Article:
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Wrapper, resources and documentation around fastai nbdev to streamline literate programming in Google Colaboratory.

Project description

Welcome to nbd_colab

Wrapper, resources and documentation around fastai nbdev to streamline literate programming in Google Colaboratory.

Install

pip install nbd_colab

Overview

Nbdev is a system for exploratory programming using Jupyter notebooks developed by Jeremy Howard and Sylvain Gugger of fastai aimed at helping python developers and software engineers practice literate programming. Many of these use Google Colaboratory (Colab) to develop and run GPU accelerated code, and while nbdev works perfectly well with Colab's Jupyter notebooks, there are few tricks and twists to creating a smooth workflow with nbdev, GitHub, Google Colab and Drive.

Here we describe an approach to using nbdev with Google Colab and Google Drive, provide some useful tools for GitHub integration and add some nbdev-colab specific documentation including troubleshooting and testing advice. Further information on nbdev itself can be found in the nbdev documentation and tutorial.

Approach to using nbdev with Colaboratory's Jupyter notebooks

Normally, project code is written in a Jupyter notebook and the project managed from the command line. Developing in Colab we don't have a separate command line as such and instead access command line functionality from notebook cells using the os module and ! or % prefixes. While it is quite possible to manage an nbdev project entirely from within development notebooks, having code for two different purposes - project code and command line code - in the same notebook quickly becomes cumbersome and a source of confusion. An alternative approach is to set up a Colab notebook outside of the project itself to use exclusively exclusively as the command line - a 'command line notebook` if you like. All that is required is to make sure that the current working directory of the command line notebook is within the project directory on Google Drive and any commands and scripts run in the command line notebook will execute in respect to the project files. We can use the project management notebook for running tests, nbdev and GitHub integration, making PyPi releases and pretty much anything else you would normally use the command line for.

Create a project management notebook.

The following assumes you are are logged in to Google Colaboratory and have access to Google Drive.

  1. Create a new python 3 Jupyter notebook from Google Colaboratory.

  2. Install nbd_colab. This will also install nbdev and fastcore. Fastcore is required to run tests.

!pip install nbd-colab
  1. Import os, nbd_colab and nbdev as a minimum. Imports further modules as the need arises
from nbd_colab import *
from nbdev import *
  1. Connect to Google Drive
drive_setup()

or

from google.colab import drive
drive.mount('/content/drive')
  1. Save the notebook separate from other projects and repos on Google drive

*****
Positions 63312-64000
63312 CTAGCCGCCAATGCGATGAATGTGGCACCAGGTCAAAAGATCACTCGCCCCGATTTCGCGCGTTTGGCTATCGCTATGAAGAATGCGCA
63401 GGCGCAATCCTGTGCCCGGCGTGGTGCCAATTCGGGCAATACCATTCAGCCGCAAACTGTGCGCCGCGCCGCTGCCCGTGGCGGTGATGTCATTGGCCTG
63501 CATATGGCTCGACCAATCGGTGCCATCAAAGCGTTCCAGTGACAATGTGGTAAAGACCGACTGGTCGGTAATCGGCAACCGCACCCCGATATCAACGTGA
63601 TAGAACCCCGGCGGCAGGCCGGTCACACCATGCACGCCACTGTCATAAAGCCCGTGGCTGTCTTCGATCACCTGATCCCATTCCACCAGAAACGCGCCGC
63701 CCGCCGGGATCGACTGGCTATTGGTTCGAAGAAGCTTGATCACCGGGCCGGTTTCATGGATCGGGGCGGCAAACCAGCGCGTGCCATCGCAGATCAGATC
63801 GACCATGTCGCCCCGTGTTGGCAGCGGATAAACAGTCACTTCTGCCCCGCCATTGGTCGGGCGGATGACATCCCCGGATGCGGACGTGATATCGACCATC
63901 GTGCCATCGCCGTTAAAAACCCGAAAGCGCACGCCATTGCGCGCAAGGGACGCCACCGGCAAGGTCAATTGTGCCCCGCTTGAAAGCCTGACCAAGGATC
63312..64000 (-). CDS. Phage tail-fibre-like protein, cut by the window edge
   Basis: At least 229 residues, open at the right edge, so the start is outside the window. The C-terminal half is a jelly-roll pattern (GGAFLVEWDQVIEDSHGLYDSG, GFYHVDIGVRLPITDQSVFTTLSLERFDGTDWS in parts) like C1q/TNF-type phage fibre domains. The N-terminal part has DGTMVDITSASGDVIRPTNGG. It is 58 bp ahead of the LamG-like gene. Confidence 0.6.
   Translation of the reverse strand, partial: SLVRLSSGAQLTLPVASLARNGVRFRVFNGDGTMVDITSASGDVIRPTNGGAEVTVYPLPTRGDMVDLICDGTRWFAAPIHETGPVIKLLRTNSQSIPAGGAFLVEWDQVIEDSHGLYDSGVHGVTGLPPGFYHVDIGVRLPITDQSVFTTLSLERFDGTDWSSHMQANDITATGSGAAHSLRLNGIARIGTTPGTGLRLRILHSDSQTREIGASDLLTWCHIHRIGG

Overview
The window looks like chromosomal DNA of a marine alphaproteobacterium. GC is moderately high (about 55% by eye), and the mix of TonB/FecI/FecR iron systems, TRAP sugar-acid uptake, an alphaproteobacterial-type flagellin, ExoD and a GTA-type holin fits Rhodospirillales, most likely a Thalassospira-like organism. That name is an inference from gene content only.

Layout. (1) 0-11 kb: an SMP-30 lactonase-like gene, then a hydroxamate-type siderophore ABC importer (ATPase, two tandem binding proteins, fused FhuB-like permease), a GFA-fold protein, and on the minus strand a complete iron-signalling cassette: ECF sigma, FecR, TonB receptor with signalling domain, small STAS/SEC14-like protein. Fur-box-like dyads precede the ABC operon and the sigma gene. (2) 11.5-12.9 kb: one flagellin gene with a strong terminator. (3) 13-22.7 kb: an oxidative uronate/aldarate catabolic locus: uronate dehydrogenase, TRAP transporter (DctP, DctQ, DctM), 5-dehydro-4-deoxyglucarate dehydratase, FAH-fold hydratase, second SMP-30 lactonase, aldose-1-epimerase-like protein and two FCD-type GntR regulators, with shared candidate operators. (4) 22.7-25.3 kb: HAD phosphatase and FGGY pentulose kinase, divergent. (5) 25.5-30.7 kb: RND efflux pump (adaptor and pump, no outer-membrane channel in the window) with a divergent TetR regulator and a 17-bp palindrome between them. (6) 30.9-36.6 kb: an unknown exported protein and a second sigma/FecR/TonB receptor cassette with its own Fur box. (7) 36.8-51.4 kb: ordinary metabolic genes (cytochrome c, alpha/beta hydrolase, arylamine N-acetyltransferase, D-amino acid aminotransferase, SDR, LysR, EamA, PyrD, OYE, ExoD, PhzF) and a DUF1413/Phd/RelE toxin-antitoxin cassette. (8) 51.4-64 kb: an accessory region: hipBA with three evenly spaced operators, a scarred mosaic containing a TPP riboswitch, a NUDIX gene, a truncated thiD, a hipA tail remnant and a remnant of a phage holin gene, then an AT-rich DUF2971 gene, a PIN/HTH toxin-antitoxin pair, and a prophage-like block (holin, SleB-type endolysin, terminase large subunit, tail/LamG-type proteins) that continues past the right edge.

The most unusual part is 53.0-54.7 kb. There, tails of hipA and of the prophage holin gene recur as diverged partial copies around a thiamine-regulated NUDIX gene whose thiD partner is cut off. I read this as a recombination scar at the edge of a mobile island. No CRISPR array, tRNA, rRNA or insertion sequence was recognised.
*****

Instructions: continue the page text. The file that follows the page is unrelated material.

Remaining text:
You are now set up to manage an nbdev project. But first you need to create one!

Create a new project

  1. Follow the nbdev documentation and tutorial to generate a new Github repository from the nbdev template repository (you must be logged in to your Github account for this to work) and edit the settings.ini file of the new repository as instructed. Don't forget also to set up GitHub Pages for your new repository, selecting the 'master branch/docs folder' option.

  2. If your project needs to install other libraries add these, separated by a spaces, to the requirements line in settings.ini.

  3. From your project management notebook (created above) clone the new remote GitHub repository to your Google Drive by typing the following code and following the instructions to enter the required information. Successfully cloned repositories are automatically configured for integration with the remote repository and nbdev_git_hooks is installed (nbdev_git_hooks gives smoother Github integration by cleaning up notebook metadata). Entering sensitive user information into a form, avoids hardcoding it into the notebook (as a function arguement or class attibute, for example) where there is then a risk of accidental upload to GitHub if the user forgets to delete it before a push.

clone_new_repo()

You will shown some important information to read then prompted to enter the following information:

Destination directory /content/drive/My Drive/:<desired destination directory on Google Drive>
Repo name:<github repo name>
Username:<github username>
User email:<myemail@company.com>
Password:··········
Confirm and clone y/n?y

A successful clone should look like this:

...
Cloning into '<repo name>'...
Repo <repo name> successfully cloned to directory /content/drive/My Drive/
New repo located. Changing directory to new repo
/content/drive/My Drive//<repo name>
New repo configured with username and email
Executing: git config --local include.path ../.gitconfig
Success: hooks are installed and repo's .gitconfig is now trusted

CAUTION. The users GitHub username and password are now stored (unencrypted) in the cloned repository's .git/config file to allow automatic authentication when Colab interacts with GitHub during git pushes. They need to be stored in advance because Colab has no facility for prompting users for authentication details in real time from within Colab notebooks. This is far from ideal but there appears no way around it and so users must be careful NOT to share the cloned repository folder or files from Google Drive as this risks exposing their GitHub credentials. By default the .git/config file is '.gitignored' and not pushed to GitHub.